Andrea Nguyen, Program Manager
To celebrate Asian American and Pacific Islander Heritage Month, we're proud to present a special series of In the Spotlight to celebrate API creators and the community. Today's headliner is Andrea Nguyen, Program Manager for the Design Ops team in New York. Put on your headphones, hit play, and read along!
Questions & Answers
Why are you a designer?
Ah, tricked you! I’m actually a Program Manager within the Design Ops team. So, I’m not a designer, but my team and I work to build the Spotify Design community through programs that enhance our Design culture, tools, systems, learnings, and inspiration.
l have always surrounded myself with Art & Design and received a BFA in Photography, but had little awareness of the Digital or Product Design world until I fell into a job as Studio Manager of the product studio, ustwo. I spent 5 years at ustwo, transitioned to Agile Coaching and Project Management, and continued PMing at Square.
Being both a Studio and Program Manager made me realize how much I valued community, collaboration, diverse perspectives, and human relationships. I just like bringing joy to others. The role of Design Ops was something I had never heard of before, but the more I learned about it, the more I realized it was a perfect intersection of my work experience and passion for people.
Describe your job at Spotify without using the words "design" or "designer."
My team focuses on creating a global community in support of people who have made and continue to make Spotify the experience it is today.
Show us a picture of your desk, and explain why it looks how it does.
These are my two work views that I zone out to when I’m thinking. The painting is one of my most prized thrift finds. The other is my fire escape where I sometimes take sun-breaks on. There are wisteria vines filling in!
My daily aspirational glass of water.
*sad alert* A picture of my beautiful cat, Ducky, who passed away last month.
I like to physically write my notes, thoughts, and checklists out. These nice notepads are a bit wasteful, but my work journal has been quarantining at the office!
AirPods for meetings, EarPods for meetings when the AirPods die, and a Bose Bluetooth speaker for music when the meetings are over.
Tell us about a time you beat an intimidating design challenge.
For me, in a Design Ops role, it’s been creating programming for a global team of designers that work across different missions, teams, and even disciplines—when you yourself are not a designer by trade. A few things I’ve learned is that:
You can’t please everyone. This is not about giving up on trying to please everyone, but it’s about letting go of that idea as a measurement of success. As long as you do your due diligence in trying to capture as many perspectives, opinions, and considerations from your audience, you’ll be setting up a strong foundation for your program and initiative.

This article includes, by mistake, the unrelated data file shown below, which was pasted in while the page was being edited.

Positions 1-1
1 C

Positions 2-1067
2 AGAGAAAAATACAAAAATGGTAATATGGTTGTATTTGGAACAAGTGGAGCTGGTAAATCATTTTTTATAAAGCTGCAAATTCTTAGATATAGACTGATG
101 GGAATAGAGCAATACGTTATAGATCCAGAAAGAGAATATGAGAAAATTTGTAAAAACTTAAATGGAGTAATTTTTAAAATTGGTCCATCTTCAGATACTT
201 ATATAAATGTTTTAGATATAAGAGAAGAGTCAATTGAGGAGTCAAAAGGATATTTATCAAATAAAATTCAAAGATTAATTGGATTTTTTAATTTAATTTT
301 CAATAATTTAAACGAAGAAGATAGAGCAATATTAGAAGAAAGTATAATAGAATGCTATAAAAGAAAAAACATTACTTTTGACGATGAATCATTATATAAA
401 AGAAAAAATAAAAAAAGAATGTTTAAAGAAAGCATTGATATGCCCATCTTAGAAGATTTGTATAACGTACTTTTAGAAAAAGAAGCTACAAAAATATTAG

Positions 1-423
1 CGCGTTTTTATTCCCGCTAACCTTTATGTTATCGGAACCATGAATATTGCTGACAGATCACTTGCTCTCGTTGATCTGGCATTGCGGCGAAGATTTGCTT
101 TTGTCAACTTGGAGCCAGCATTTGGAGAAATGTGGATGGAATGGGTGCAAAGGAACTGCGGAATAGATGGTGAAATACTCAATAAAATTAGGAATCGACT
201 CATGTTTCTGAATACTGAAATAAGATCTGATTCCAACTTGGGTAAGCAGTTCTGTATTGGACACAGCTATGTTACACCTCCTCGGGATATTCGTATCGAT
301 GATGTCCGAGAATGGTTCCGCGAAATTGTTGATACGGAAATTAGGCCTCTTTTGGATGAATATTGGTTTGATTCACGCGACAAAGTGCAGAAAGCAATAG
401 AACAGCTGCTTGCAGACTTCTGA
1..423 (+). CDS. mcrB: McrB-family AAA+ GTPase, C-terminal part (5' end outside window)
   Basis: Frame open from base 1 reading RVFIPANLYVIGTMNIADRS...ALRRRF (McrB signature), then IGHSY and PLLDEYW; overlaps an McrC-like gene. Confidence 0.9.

To iterate is to grow. Preparation is key, but sometimes things don’t go as planned. As Design Ops, we’re really invested in our community, so when things don’t work out it can be hard to not take it to heart. With COVID-19, we had to transition almost all of our programs to be virtual. Some things haven’t translated as well remotely (try turning an 8-hour in-person workshop into a Zoom meeting! 😬), but we stayed flexible, collected feedback, and iterated on the process. By iterating, you’re putting your learnings into actions and growing your program and your own development.
Empathy is really important. This is a baseline life rule for me. It’s been something I carry with me into work as the biggest consideration I have when planning things that affect other people. Practicing empathy is especially vital during this time! Given the state of the world and the fact that our work life and home lives have merged, I think it’s even more important to be sensitive and understanding of everyone’s personal situation.
Name three non-designers you feel inspired by when designing.
Writer and activist James Baldwin
To me, his novels are timeless narratives that are so rooted in how things feel that when I’m reading I’m less concerned about how those things came to be.
His minimalist installations and sculptures have a real gentle approach and are seemingly playful (a pile of candy you can take from!), but the concept is heavy and present (the pile of candy represents the weight of his lover who died of AIDS and by taking the candy you are removing him). I love that his works are simply presented, visually accessible, and conceptually rich.
Restaurants and everyone that works in them
Most everything I love can be linked back to food and the hospitality/service industry. These people are able to create spaces and experiences that are harbors of culture and community while also tending to a basic life necessity. When I walk into a restaurant I love, everything is an inspiration! I miss you, restaurants.
What would your self-portrait look like?
Any final shout-outs or things you'd like to share?
Thanks to my Design Ops teammates who are an amazing group of intelligent, funny, and kind people that always inspire me to do better and work smarter.
Shout out to my old Spotify deskmates in Sky Basement :-) !!
And for really yummy Vietnamese recipes, check out my good friend Tyna’s Instagram.
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